Change search
CiteExportLink to record
Permanent link

Direct link
Cite
Citation style
  • apa
  • ieee
  • modern-language-association-8th-edition
  • vancouver
  • Other style
More styles
Language
  • de-DE
  • en-GB
  • en-US
  • fi-FI
  • nn-NO
  • nn-NB
  • sv-SE
  • Other locale
More languages
Output format
  • html
  • text
  • asciidoc
  • rtf
Encountering the older confused patient: professional carers' experiences 
Mälardalens högskola.
Mälardalens högskola.
2007 (English)In: Scandinavian Journal of Caring Sciences, ISSN 0283-9318, E-ISSN 1471-6712, Vol. 21, no 4, 515-522 p.Article in journal (Refereed) Published
Abstract [en]

The study's rationale: Confusion is a common condition among older patients and often a fearful experience. Opinions vary as to how to communicate with and care for confused patients and professional carers often find the patients' situation almost as distressing as the patients' themselves do.

Aims and objectives: The aim of this study was to describe professional carers' experiences of their encounters with older confused patients.

Methodological design and justification: Data was collected from interviews with 10 professional carers working on a ward specializing in the care of older confused patients. A descriptive phenomenological research approach was used to gather knowledge of professional carers' experiences of encounters with older confused patients.

Ethical issues and approval: A Regional Board of Research Ethics granted ethical permission for the study. The appropriate ethical principles were followed. The participants were contacted personally and received a letter providing information on the study. Written consent was requested before the interview. If needed, the participants were able to get in contact with the staff health service for a follow-up after the interview. Names or places have been changed in order to ensure confidentiality.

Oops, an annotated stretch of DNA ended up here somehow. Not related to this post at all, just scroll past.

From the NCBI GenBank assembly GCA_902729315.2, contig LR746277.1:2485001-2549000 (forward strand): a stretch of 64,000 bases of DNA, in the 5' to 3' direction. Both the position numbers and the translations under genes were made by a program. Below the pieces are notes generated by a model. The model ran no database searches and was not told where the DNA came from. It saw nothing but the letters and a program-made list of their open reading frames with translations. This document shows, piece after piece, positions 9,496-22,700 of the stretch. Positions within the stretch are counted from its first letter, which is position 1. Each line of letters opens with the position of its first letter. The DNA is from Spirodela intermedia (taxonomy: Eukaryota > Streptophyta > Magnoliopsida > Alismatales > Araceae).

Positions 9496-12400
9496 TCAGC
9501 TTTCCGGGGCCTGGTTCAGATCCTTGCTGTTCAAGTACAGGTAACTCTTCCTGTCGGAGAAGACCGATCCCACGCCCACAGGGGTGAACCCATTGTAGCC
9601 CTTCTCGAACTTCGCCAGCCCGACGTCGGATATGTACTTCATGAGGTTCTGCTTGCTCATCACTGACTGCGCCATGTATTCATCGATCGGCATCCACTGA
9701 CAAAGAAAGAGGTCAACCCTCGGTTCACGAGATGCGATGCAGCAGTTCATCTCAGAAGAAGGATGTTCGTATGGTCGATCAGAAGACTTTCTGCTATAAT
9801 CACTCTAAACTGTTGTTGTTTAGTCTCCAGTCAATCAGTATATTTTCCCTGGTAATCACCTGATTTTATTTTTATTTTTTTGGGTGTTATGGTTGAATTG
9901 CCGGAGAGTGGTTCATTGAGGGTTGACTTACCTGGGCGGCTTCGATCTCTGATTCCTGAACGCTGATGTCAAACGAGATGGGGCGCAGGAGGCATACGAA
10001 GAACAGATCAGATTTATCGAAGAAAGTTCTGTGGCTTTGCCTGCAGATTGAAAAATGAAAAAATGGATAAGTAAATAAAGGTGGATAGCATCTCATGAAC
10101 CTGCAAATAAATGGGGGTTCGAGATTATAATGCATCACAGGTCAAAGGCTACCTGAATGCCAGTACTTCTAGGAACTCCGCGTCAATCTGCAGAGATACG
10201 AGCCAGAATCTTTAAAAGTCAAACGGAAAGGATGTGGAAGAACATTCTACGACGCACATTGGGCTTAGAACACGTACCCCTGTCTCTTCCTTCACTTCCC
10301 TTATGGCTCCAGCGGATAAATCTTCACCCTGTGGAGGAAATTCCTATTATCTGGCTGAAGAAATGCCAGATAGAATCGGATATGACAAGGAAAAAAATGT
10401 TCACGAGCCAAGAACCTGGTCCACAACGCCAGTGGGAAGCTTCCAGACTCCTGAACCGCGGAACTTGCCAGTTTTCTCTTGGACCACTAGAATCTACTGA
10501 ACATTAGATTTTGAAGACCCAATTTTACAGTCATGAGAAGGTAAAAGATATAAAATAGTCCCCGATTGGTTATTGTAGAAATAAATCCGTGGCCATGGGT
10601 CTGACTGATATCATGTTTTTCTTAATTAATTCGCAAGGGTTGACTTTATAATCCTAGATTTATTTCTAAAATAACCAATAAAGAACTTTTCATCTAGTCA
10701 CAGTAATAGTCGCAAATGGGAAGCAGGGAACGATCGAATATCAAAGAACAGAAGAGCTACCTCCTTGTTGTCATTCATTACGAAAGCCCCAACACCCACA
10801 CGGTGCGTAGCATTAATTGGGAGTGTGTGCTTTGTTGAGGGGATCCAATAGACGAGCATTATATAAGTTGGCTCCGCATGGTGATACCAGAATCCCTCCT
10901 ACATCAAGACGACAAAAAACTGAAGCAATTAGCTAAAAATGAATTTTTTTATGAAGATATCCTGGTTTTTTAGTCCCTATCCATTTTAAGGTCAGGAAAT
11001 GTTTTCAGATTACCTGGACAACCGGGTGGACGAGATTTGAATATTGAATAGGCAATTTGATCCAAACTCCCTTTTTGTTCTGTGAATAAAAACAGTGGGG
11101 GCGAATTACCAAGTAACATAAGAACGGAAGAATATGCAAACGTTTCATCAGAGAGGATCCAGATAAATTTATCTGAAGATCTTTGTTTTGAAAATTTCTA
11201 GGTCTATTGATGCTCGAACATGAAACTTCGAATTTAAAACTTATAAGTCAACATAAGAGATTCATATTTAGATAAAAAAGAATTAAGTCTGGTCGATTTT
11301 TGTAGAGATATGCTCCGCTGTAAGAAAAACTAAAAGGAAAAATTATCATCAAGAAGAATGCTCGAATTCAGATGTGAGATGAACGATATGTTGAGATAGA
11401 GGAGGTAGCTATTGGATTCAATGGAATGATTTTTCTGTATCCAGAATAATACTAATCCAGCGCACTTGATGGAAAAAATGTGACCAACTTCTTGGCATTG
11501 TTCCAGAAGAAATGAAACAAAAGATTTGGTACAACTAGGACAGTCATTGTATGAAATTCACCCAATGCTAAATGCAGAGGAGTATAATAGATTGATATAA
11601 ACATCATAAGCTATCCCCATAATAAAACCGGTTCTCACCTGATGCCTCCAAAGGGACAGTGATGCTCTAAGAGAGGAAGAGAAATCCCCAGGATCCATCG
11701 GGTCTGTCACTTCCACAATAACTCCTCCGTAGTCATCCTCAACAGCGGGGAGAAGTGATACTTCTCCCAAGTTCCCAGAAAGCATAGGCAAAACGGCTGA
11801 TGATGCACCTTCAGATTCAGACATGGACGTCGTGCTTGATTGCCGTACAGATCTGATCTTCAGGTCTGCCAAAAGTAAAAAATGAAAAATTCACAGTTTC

Results: The encounter with the confused patient is experienced as an encounter with an unfamiliar person, where the patients' actions and words are unforeseeable and with a lack of immediate trust. The essential meaning is further illuminated by the meaning constituents: the unforeseeable encounter, always being on guard and using oneself as a tool.

Relevance to clinical practice: This paper focuses on the importance of encouraging professional carers to pay attention to the complexity of the encounter with the confused patient, reflecting upon their own behaviour within these encounters and the importance of knowledge of the patient's preferred senses and life stories. Caring for confused patients involves a great responsibility where both the professional carers and the patients are vulnerable and exposed.

Place, publisher, year, edition, pages
2007. Vol. 21, no 4, 515-522 p.
National Category
Nursing
Identifiers
URN: urn:nbn:se:esh:diva-58DOI: 10.1111/j.1471-6712.2007.00505.xOAI: oai:DiVA.org:esh-58DiVA: diva2:317276
Available from: 2010-05-03 Created: 2010-05-03 Last updated: 2011-05-16Bibliographically approved

Open Access in DiVA

No full text

Other links

Publisher's full text

Search in DiVA

By author/editor
Sandberg, JonasFagerberg, Ingegerd
In the same journal
Scandinavian Journal of Caring Sciences
Nursing

Search outside of DiVA

GoogleGoogle Scholar

Altmetric score

Total: 89 hits
CiteExportLink to record
Permanent link

Direct link
Cite
Citation style
  • apa
  • ieee
  • modern-language-association-8th-edition
  • vancouver
  • Other style
More styles
Language
  • de-DE
  • en-GB
  • en-US
  • fi-FI
  • nn-NO
  • nn-NB
  • sv-SE
  • Other locale
More languages
Output format
  • html
  • text
  • asciidoc
  • rtf